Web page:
One week after they were blown out at UConn on national television, Ohio State wasn’t given much of a chance to compete with No. 4 Kentucky much less win the game. But games are played for a reason, and Saturday afternoon in Brooklyn the Buckeyes outplayed the Wildcats and won by the final score of 74-67.
Once again Kentucky got off to a slow start offensively, and outside of freshman guard Jamal Murray the Wildcats struggled to get much going against Ohio State. Murray scored 33 points on the day, shooting 12-for-23 from the field and 7-for-9 from three in his best performance of the season. Ohio State didn’t have an answer for Murray, but the good news for the Buckeyes was that the other key Wildcats struggled and a 20-7 first half run gave them the cushion they needed to pull off the upset.
Tyler Ulis shot 4-for-12 from the field and Isaiah Briscoe made just one of his eight field goal attempts, and given the inconsistency of Kentucky’s front court John Calipari can’t afford to have his guards struggle to put points on the board. As a team the Wildcats shot 30.5 percent in the first half, and overall they struggled mightily inside of the arc. Kentucky shot 9-for-19 from three with the aforementioned Murray being the biggest reason why, but it’s tough to win games when shooting just over 36 percent from two.
Part of that can be placed upon penetrating guards taking challenged shots. But another issue is the play of the Kentucky big men, and outside of Marcus Lee they’ve struggled to find positive answers.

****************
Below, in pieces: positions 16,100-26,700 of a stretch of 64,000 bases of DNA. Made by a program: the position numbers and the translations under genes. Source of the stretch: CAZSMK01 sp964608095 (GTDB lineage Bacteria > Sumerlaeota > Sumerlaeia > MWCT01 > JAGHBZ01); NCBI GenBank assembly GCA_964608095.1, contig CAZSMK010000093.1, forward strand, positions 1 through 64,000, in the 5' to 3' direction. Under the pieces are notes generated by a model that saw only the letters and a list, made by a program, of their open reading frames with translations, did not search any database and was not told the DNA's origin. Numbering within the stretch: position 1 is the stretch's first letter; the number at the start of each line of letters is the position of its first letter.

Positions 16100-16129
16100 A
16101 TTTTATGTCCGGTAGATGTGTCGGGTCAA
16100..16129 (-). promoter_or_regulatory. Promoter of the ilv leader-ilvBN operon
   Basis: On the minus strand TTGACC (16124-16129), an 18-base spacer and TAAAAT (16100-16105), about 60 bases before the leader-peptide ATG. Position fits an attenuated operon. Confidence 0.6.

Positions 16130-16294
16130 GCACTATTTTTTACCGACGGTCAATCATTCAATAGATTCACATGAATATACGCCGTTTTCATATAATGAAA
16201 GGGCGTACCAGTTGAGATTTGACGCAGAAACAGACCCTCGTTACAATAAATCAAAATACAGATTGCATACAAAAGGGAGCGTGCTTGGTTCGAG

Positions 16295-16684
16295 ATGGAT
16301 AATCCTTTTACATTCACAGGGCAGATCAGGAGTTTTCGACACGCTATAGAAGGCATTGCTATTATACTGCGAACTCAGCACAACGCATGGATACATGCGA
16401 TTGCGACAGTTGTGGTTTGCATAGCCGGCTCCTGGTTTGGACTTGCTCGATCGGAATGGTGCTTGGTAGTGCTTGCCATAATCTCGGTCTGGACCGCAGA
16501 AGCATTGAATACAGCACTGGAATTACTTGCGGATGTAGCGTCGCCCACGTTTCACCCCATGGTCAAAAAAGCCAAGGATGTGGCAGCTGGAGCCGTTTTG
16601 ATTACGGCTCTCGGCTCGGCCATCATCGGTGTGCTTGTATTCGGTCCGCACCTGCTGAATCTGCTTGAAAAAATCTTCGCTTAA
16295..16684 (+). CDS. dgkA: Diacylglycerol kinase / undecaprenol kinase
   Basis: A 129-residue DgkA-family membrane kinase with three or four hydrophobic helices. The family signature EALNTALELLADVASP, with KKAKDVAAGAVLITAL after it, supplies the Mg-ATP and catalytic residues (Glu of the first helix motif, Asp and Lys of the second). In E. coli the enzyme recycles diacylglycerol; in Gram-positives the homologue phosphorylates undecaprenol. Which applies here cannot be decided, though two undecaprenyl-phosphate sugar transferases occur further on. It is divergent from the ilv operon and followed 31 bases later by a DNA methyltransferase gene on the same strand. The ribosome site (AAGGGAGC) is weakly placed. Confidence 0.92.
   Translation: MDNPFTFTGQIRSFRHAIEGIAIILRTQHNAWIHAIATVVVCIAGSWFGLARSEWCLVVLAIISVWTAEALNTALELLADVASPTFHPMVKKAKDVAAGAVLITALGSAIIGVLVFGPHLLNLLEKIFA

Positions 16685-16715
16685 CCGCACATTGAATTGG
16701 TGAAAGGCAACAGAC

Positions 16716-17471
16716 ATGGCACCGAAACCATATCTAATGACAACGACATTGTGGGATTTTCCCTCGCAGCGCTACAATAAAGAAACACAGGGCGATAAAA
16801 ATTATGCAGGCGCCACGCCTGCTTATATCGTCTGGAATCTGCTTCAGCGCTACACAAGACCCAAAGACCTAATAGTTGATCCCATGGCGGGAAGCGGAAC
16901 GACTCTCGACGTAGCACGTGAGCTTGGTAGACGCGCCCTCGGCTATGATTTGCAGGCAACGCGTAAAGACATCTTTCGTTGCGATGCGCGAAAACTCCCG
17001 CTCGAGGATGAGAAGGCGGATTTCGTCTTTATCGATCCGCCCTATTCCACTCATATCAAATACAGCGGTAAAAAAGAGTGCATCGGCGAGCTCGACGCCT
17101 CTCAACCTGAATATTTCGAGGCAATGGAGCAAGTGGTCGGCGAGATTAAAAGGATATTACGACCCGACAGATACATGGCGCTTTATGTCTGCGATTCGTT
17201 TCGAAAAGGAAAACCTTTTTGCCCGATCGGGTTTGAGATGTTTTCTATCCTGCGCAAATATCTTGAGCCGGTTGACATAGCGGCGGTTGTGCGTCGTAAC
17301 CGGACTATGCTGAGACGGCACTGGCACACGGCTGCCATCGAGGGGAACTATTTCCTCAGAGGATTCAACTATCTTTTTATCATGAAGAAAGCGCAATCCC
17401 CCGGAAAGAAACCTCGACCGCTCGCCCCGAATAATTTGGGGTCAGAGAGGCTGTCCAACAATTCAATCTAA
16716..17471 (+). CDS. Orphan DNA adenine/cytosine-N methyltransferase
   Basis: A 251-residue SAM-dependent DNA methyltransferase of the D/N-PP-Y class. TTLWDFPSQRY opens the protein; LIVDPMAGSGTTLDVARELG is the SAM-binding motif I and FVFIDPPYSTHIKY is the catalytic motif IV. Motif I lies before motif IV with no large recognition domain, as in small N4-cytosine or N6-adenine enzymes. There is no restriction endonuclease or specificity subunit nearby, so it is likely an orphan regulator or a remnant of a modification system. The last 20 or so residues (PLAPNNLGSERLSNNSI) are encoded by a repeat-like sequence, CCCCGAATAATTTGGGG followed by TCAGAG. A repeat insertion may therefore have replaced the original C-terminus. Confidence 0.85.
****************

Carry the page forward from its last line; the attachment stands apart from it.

How can Calipari get what he needs from his big men? It goes without saying that Skal Labissiere has much further to go in his development than anyone imagined before the season began. The freshman finished Saturday’s game with two points and five rebounds, shooting 1-for-7 from the field and being rendered ineffective by the Buckeyes.
Lee has been Kentucky’s most consistent front court player and that was once again the case against Ohio State, as he tallied 12 points and nine rebounds in 21 minutes before fouling out. But he needs help. With Labissiere being where he is development-wise and Alex Poythress still struggling to play with the aggressiveness and athleticism his coach is demanding of him, the Wildcats will continue to have issues moving forward if strides aren’t made.
Ohio State was the more aggressive team from the start, and outside of some turnover issues in the second half as Kentucky fought back to within three points Thad Matta’s team played well. Keita Bates-Diop scored 16 points and grabbed seven rebounds and Marc Loving added 12 and nine boards. There’s still a lot of room for this team to grow, and Saturday’s win is a highly valuable confidence booster for the young Buckeyes.
That being said, it’s hard not to return the focus to a team viewed as the clear favorites in the SEC and a national title contender. Ulis and Briscoe will have better afternoons. But if Kentucky is to be a major player nationally this season they’ll need more from their front court options, most notably Poythress. None of Kentucky’s big men have to be “20 and ten” players, but they’ve got to play with more aggression and consistency than they have in many of the Wildcats’ games to this point if this group is reach its goals.